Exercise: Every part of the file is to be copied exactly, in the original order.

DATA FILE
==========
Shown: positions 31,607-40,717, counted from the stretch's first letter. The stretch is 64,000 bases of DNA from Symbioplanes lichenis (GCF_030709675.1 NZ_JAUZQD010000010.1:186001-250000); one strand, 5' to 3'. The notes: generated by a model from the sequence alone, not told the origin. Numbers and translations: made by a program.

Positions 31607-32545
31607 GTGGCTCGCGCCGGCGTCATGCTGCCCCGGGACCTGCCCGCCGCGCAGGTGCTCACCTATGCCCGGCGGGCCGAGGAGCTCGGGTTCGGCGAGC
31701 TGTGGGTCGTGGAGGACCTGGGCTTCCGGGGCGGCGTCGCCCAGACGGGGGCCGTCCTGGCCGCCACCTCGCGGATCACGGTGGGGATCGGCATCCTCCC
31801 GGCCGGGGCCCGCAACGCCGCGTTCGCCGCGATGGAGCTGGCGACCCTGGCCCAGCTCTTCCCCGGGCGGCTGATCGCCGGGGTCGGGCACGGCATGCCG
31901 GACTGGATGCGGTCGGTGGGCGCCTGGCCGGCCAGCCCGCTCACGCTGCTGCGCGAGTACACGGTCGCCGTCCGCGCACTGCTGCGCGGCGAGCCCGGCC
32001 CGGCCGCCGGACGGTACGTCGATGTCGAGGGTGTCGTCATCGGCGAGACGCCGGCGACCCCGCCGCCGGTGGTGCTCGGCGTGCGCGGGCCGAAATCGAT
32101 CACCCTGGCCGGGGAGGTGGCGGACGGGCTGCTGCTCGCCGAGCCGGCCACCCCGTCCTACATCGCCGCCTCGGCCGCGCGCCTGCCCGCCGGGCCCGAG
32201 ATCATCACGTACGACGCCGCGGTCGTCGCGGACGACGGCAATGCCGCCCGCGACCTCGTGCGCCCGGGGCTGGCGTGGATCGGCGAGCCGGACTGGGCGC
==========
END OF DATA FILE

Shown: positions 31,607-40,717, counted from the stretch's first letter. The stretch is 64,000 bases of DNA from Symbioplanes lichenis (GCF_030709675.1 NZ_JAUZQD010000010.1:186001-250000); one strand, 5' to 3'. The notes: generated by a model from the sequence alone, not told the origin. Numbers and translations: made by a program.

Positions 31607-32545
31607 GTGGCTCGCGCCGGCGTCATGCTGCCCCGGGACCTGCCCGCCGCGCAGGTGCTCACCTATGCCCGGCGGGCCGAGGAGCTCGGGTTCGGCGAGC
31701 TGTGGGTCGTGGAGGACCTGGGCTTCCGGGGCGGCGTCGCCCAGACGGGGGCCGTCCTGGCCGCCACCTCGCGGATCACGGTGGGGATCGGCATCCTCCC
31801 GGCCGGGGCCCGCAACGCCGCGTTCGCCGCGATGGAGCTGGCGACCCTGGCCCAGCTCTTCCCCGGGCGGCTGATCGCCGGGGTCGGGCACGGCATGCCG
31901 GACTGGATGCGGTCGGTGGGCGCCTGGCCGGCCAGCCCGCTCACGCTGCTGCGCGAGTACACGGTCGCCGTCCGCGCACTGCTGCGCGGCGAGCCCGGCC
32001 CGGCCGCCGGACGGTACGTCGATGTCGAGGGTGTCGTCATCGGCGAGACGCCGGCGACCCCGCCGCCGGTGGTGCTCGGCGTGCGCGGGCCGAAATCGAT
32101 CACCCTGGCCGGGGAGGTGGCGGACGGGCTGCTGCTCGCCGAGCCGGCCACCCCGTCCTACATCGCCGCCTCGGCCGCGCGCCTGCCCGCCGGGCCCGAG
32201 ATCATCACGTACGACGCCGCGGTCGTCGCGGACGACGGCAATGCCGCCCGCGACCTCGTGCGCCCGGGGCTGGCGTGGATCGGCGAGCCGGACTGGGCGC